The last thing he heard, so loud it made his head ache, was a pair of concerned voices shouting his name, and then everything faded into a comfortable silence.


Sheik's mouth was dry like cotton when he awoke, his head pounding and stomach twisting unpleasantly. The world was quiet, though, and for that he was thankful. Something was stuffed in his ears - little buds, likely responsible for the calming silence.

It took him a moment to register he was in the back seat of a car. In front of him were Zelda, sleeping in the passenger seat, and Link, bobbing his head to a tune Sheik could not hear as his fingers tapped the steering wheel. Sheik sat up, and Link noticed the movement, looking into the rear view mirror for a brief moment. He reached for the car radio and Sheik watched as the display showed rapidly descending numbers that eventually reached "00." With one hand, Link motioned to his ear, and Sheik understood. Hesitantly, he reached up and plucked one of the small buds from his ear.

The hum of the car was a little annoying, but it was quiet, something Sheik wondered if he could ignore in the future. He could hear very little of anything outside of the car. A glance outside showed him grassy plains as far as the eye could see, a stark contrast to the cityscape he was used to, and he looked back at Link with eyebrows furrowed in confusion.

"How are you feeling?" Link asked before Sheik could voice his question, and in an instant Sheik remembered his nausea. He grimaced.

"Sick," he answered. Nodding knowingly, Link reached across Zelda to the glove compartment and took out a bottle of pills. They were not Sheik's prescription. He handed the pills and a bottle of water from a cupholder up front to Sheik.

"Take two of these. It'll help." He glanced into the rear view mirror and, noticing Sheik's hesitance, added, "Dramamine. Motion sickness medicine."

Obediently, Sheik shook two of the capsules into his hand and downed them with a single gulp of water with practiced ease. He offered the bottle back, but Link shook his head.

"Keep it. You need to hydrate."

"Did you know?" Sheik questioned, curious. Link had a new-looking bottle prepared for him, as though he expected Sheik's answer. "That I'd feel sick?"

Link shrugged, then nodded after a moment. "It's been ten years since you were in a car, Sheik," he said, voice light, almost amused. "I'd be surprised if it didn't make you sick. I picked up some stuff just in case."

He had a point. Sheik had not even thought about that sort of thing when contemplating his release. It was an aggravating reminder of how unprepared he was for the real world.

"Where are we going?" He banished that train of thought in an instant. He'd had ten years for self reflection, including self hatred. He had long learned that there were far better thoughts to waste time on.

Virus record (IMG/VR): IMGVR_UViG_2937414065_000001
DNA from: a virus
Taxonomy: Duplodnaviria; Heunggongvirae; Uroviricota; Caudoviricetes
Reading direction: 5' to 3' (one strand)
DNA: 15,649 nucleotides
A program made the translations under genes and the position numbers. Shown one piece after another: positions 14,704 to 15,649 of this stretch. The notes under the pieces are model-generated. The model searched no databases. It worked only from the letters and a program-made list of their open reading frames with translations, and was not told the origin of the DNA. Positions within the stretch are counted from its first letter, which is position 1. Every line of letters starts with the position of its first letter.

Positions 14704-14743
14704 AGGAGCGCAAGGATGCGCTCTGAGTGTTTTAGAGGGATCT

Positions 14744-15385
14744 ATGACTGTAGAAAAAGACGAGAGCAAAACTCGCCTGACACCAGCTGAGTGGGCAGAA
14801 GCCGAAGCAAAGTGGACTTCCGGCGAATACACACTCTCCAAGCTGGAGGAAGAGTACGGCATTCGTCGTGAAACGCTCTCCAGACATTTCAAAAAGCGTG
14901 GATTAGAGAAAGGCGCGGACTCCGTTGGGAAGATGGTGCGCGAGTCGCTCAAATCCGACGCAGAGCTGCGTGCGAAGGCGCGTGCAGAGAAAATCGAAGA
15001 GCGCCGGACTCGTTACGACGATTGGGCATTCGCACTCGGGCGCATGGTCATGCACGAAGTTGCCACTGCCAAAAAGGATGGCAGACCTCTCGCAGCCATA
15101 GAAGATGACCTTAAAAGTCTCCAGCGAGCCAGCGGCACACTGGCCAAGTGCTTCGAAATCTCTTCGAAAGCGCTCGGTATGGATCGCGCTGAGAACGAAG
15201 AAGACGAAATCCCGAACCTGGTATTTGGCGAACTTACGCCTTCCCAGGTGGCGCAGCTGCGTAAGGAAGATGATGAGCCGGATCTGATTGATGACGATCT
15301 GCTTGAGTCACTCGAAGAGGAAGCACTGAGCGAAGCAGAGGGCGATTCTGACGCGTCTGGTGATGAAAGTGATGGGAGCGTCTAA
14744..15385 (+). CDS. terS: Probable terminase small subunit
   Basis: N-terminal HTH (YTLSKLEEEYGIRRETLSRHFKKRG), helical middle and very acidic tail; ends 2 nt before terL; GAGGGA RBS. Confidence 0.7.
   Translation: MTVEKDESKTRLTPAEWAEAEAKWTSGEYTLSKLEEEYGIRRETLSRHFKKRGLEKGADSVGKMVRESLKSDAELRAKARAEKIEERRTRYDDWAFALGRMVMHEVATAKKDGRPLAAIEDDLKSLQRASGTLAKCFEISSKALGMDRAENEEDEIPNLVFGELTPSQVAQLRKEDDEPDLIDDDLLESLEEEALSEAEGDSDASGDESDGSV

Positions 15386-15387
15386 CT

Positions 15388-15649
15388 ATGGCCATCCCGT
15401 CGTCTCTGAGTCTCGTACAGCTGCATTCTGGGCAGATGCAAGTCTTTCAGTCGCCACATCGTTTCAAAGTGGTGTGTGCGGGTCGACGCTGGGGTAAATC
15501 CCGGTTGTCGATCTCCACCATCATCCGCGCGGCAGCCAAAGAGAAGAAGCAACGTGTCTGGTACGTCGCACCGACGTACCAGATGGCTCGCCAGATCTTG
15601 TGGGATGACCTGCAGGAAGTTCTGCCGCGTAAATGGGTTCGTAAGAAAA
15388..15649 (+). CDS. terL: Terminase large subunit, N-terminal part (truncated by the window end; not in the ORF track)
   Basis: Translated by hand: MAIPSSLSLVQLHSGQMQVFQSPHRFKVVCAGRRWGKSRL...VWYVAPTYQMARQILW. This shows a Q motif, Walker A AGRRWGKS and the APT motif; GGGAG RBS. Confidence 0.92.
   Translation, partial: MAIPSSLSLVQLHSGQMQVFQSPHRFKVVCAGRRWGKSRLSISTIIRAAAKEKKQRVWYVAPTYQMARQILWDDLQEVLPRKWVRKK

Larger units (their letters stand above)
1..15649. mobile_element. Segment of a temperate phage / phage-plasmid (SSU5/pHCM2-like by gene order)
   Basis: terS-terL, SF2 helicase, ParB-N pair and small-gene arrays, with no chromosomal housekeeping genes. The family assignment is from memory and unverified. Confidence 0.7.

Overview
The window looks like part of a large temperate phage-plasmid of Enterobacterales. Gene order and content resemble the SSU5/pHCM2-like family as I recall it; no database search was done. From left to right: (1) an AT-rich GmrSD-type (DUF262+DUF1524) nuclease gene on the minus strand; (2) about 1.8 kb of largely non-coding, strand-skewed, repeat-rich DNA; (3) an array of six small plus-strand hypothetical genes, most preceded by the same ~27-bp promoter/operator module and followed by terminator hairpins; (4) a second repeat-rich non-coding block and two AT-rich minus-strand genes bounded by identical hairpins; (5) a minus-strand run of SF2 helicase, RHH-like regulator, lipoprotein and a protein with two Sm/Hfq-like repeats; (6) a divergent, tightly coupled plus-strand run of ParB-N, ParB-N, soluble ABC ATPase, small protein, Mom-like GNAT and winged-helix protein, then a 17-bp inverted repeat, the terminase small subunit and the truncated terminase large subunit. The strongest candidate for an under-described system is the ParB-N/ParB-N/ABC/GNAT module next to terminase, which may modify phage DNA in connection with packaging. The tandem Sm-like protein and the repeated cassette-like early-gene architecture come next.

"I had to get you away from the city," Link replied, not exactly answering the question. That was remedied a moment later. "My grandmother owns land out here. It's about two hours from the city." Two hours? Sheik must not have been out for long, then. "It'll be inconvenient for work, but better for you, I think."

It took a moment to process, but then -

"I'll be staying with you?"

Sheik did not know whether he was intrigued or concerned. He already knew Zelda could not live anywhere else but the college dorm their parents paid for, so of course she would not be there for him. Somewhere in the back of his mind, he had already known he would be staying with Link - it was the logical conclusion. Still, the idea of being so far from the city, from help, with someone he barely knew . . . it was only logical to be worried, right?

"And Gran, of course. Is that . . . " Link hesitated. "Is that a problem?"

For some reason, it was not any worse than mild concern. He did not think he trusted Link that much, but the lack of panic in his chest disagreed.

"No," he said. Even if it were a problem, there was not much else to be done.

Link did not say anything after that, and Sheik turned to look out the window. Grassland moved past faster than he could pick out details. Many fields were full of cows, varying shades of brown and black, grazing or sunbathing in the pleasant spring air. The sky was a gorgeous blue that Sheik had never seen in his life - or at least did not remember - rivaling that of his sister's. There were clouds, but not the gray, gloomy ones of the city. These ones were white, pure, thin streaks across the sky, barely even clouds.

Admittedly, it was stunning. Sheik almost wished it elicited more emotion in him.

His eyelids started to droop. Was it the medicine? He fought to stay awake, but Link's voice soothed him.

"It's alright. I'll wake you up when we get there."

That was enough for Sheik. Shoving the earbud back in, he laid down across the back seat, and quietly drifted off once more.